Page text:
Excavations of the palaces at ancient Nimrud, Balawat and Nineveh show that their outer courtyards were paved in brick, while all of the remains of the inner rooms are floors of compacted mud. Stone panels were found in doorways and the dais of the throne, insignificant except for the fact that they were chiseled with intricate designs almost identical to those of the Pazyryk Carpet!
Reede has drawn the conclusion that these stone panels merely echoed the patterns of the elaborate carpets which covered the palace floors, as they existed only in doorways and other locations where carpets would have been impractical. The slabs also give us an indication as to the near agelessness of carpet designs, as into them are chiseled the palmette pattern, formerly thought to have been created in the 16th-century.
Right: Pavement slab from Assyrian palace, 7th-century B.C., with pair of four-pointed flowers that resemble the repeated motif in the field of the Pazyryk Carpet.
As is the Pazyryk rug, Dr. Reede’s seemingly conclusive evidence is astonishing, yet it can only whet our appetite as carpet detectives. For if technically sophisticated pile rugs were being woven as early as 800 B.C., how far back beyond that does the origin of carpets extend?
Luckily, we are offered one final link to date in our mystery. This stems from the 1978 Soviet excavation of Parkhai II, an Early Bronze Age cemetery located in the Sumbar River Valley in Southern Turkmenistan near the modern town of Kara Kala. Here were uncovered burial grounds dated to approximately 2500 B.C.
Of greatest interest for our research into the origin of carpet-making are the graves of the women, the majority of which contained stone spinning wheels. This strongly indicates that most women spun yarn. Numerous metal blades were also discovered in the women’s graves, almost exact duplicates of the iron-bladed knives used by modern Turkmen tribespeople to cut the pile of their carpets. Scissors and needles, most likely also used in carpet-making, were also unearthed.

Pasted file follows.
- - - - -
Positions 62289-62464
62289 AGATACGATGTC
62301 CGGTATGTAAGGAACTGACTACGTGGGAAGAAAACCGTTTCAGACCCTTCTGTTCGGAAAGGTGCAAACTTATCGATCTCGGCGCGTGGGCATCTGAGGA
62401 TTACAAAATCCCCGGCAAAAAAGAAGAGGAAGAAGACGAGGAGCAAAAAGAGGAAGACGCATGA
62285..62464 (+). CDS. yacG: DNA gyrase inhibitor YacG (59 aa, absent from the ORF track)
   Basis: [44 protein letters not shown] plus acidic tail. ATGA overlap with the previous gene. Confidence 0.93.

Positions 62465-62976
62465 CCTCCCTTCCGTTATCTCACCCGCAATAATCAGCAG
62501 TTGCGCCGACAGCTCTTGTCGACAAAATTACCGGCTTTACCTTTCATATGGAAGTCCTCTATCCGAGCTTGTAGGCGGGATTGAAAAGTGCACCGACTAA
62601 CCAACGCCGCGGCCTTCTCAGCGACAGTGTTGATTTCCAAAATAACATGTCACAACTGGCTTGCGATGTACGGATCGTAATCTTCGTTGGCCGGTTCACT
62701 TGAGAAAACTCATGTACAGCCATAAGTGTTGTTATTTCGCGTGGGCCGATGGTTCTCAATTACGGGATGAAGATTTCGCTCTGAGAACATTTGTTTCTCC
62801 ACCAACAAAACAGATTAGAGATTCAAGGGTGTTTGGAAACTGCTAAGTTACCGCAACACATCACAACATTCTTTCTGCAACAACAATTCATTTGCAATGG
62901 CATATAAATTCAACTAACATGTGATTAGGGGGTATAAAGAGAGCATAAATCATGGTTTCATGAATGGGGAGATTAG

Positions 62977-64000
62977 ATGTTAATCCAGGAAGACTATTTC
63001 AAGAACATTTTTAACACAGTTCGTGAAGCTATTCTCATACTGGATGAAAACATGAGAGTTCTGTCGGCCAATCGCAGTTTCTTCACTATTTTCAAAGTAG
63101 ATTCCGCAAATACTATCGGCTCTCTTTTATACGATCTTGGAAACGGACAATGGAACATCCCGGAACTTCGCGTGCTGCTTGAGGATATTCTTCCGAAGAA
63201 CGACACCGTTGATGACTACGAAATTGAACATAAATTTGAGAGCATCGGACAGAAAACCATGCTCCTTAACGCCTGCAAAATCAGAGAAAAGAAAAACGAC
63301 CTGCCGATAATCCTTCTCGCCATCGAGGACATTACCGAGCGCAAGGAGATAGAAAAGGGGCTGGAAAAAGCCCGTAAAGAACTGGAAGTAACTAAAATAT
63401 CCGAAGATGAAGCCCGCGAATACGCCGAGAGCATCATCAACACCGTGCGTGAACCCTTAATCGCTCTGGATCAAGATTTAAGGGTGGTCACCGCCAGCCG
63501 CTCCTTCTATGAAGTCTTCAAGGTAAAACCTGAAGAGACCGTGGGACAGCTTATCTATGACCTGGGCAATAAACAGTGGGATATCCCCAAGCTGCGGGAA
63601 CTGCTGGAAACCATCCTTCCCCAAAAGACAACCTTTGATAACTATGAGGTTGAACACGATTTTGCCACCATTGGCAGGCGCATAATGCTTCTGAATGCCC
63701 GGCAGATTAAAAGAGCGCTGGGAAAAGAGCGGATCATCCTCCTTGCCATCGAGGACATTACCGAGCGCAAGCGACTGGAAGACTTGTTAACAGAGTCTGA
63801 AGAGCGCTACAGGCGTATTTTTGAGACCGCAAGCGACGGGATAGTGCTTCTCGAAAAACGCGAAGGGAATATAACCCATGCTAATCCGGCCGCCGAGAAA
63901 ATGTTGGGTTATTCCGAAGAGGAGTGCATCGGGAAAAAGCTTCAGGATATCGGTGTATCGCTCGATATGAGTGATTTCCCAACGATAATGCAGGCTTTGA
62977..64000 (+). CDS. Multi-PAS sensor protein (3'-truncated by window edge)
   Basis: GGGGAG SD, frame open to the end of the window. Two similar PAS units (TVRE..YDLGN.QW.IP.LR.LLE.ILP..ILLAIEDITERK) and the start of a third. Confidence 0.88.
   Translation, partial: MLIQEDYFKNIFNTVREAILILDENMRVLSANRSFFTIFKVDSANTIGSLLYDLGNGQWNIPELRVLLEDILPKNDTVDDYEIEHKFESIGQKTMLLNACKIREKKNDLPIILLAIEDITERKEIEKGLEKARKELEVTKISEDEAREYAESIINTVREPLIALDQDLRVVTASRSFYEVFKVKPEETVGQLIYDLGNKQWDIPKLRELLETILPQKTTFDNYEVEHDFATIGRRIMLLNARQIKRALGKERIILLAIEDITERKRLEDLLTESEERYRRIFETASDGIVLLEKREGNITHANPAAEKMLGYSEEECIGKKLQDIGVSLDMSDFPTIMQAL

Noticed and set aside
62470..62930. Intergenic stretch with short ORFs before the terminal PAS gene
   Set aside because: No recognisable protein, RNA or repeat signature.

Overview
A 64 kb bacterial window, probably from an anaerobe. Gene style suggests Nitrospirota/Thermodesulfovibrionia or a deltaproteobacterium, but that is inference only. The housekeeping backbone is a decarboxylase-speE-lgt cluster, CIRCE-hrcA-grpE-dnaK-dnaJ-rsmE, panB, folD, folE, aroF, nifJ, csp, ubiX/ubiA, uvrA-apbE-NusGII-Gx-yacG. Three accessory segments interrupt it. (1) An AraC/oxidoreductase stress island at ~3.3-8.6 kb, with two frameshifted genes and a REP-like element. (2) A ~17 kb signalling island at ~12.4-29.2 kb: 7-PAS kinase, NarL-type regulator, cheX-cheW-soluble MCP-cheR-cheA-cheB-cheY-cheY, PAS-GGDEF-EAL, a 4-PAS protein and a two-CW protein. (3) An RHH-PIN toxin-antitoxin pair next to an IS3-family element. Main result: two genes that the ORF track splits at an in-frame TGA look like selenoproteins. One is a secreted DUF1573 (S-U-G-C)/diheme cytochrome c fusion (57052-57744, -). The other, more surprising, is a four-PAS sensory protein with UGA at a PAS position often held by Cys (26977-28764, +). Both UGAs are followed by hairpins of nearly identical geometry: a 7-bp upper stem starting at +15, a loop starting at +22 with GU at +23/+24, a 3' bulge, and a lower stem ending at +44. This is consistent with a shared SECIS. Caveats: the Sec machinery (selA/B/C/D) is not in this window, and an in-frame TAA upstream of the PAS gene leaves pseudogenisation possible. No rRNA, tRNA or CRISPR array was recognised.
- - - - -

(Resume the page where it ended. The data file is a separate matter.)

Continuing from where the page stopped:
All of the tools discovered at Parkhai II show a level of sophistication which demonstrates that they were hardly new inventions. In fact, the Soviet archaeologists cautiously estimated that the origin of pile rug weaving stems to centuries prior to these artifacts – to two thousand years before the Pazyryk Carpet was created.
Can we delve back further into the past and find more answers? We know sheep husbandry began developing long-haired breeds by the 5th millennium B.C., which over time changed the economic and agricultural fabric of many of these early cultures as the benefits of woven woolen items were discovered. In “Prehistoric Textiles”, archeologist E.J.W. Barber’s writes “not until the fourth or third millennium B.C. does evidence begin to appear for managed flocks of sheep suitable for wool production of the type that could be used for dyeing and thus making polychromatic weavings” such as flatwoven rugs and later pile rugs.
Here our trail goes dark. From the Pazyryk Carpet, circa 500 B.C., we found pavement decorations inspired by knotted rugs in Assyrian palaces, circa 800 B.C. The tombs at the Parkhai dig, circa 2500 B.C., indicate pile weaving from what we believe to be its nascent stage with the findings of many yarn cutting knives and scissors. What their floor coverings looked like and the journey from those to the exquisite Pazyryk Carpet is veiled from our view.
So, our search for the origin of the woven pile carpet ends at an unknown location somewhere in between the third and fifth millennia B.C. We can only imagine what additional clues lie buried under the desert sands of the Middle East and Asia.
Yet, if our minds cannot definitively know when and where the weaving of Oriental carpets originated, our feelings can gain a sharp sense of the quality of the ancient people who created them. For ancient man realized that by tying knots out of wool, he could form designs that expressed his desire to understand the natural forces governing his life and the universe. In doing so, he touched on a wisdom which is timeless.
Many of these harmonious designs first created thousands of years ago have survived virtually unaltered. We have the great privilege of being able to see and appreciate them in fine 19th-century examples of the tribal art of Oriental rug weaving.